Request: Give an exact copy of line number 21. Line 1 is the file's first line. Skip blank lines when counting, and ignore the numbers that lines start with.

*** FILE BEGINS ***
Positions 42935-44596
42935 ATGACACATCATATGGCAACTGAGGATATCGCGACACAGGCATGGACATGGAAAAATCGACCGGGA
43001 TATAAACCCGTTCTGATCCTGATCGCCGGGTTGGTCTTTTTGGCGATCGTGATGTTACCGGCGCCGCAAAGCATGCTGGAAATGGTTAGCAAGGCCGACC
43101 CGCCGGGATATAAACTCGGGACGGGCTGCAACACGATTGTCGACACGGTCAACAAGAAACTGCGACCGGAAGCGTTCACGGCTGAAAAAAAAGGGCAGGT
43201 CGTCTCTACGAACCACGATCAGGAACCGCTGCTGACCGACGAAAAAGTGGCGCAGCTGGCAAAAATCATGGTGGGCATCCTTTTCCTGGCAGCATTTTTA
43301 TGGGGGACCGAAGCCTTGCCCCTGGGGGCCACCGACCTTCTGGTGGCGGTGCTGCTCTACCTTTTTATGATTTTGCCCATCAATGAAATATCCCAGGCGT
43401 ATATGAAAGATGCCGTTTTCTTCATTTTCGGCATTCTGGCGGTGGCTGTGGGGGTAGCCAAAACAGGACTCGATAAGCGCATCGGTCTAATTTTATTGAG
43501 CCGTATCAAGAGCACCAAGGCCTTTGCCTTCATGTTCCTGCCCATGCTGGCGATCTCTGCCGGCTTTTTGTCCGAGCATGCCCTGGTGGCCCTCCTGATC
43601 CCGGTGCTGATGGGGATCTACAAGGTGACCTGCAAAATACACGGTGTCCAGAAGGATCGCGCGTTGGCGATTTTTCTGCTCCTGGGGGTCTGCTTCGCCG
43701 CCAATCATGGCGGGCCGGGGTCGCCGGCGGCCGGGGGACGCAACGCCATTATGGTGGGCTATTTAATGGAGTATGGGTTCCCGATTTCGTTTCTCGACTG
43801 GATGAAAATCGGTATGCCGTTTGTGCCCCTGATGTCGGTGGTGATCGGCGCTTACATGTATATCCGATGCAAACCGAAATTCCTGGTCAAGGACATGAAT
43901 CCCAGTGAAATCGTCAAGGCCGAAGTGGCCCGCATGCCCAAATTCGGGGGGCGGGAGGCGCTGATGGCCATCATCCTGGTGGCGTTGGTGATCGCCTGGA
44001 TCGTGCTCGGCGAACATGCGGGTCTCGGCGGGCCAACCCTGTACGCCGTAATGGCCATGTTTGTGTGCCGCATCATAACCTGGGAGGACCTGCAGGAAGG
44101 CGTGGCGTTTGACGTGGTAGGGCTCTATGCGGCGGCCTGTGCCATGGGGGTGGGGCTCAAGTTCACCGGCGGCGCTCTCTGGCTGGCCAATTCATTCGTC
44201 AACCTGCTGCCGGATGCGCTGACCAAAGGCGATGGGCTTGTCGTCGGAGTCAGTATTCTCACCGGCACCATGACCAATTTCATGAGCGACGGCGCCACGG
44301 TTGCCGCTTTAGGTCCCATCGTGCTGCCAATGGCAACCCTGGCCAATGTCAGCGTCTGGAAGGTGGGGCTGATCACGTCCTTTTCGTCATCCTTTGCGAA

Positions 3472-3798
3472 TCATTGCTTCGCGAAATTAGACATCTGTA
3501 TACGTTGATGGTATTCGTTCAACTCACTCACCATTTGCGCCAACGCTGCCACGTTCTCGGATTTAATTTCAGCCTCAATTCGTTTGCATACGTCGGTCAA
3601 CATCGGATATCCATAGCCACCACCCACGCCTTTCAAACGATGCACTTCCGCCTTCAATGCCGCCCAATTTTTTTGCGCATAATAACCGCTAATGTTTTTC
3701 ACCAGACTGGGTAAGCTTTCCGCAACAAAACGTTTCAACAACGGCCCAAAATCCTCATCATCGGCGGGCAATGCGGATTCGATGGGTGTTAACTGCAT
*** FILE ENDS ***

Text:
3701 ACCAGACTGGGTAAGCTTTCCGCAACAAAACGTTTCAACAACGGCCCAAAATCCTCATCATCGGCGGGCAATGCGGATTCGATGGGTGTTAACTGCAT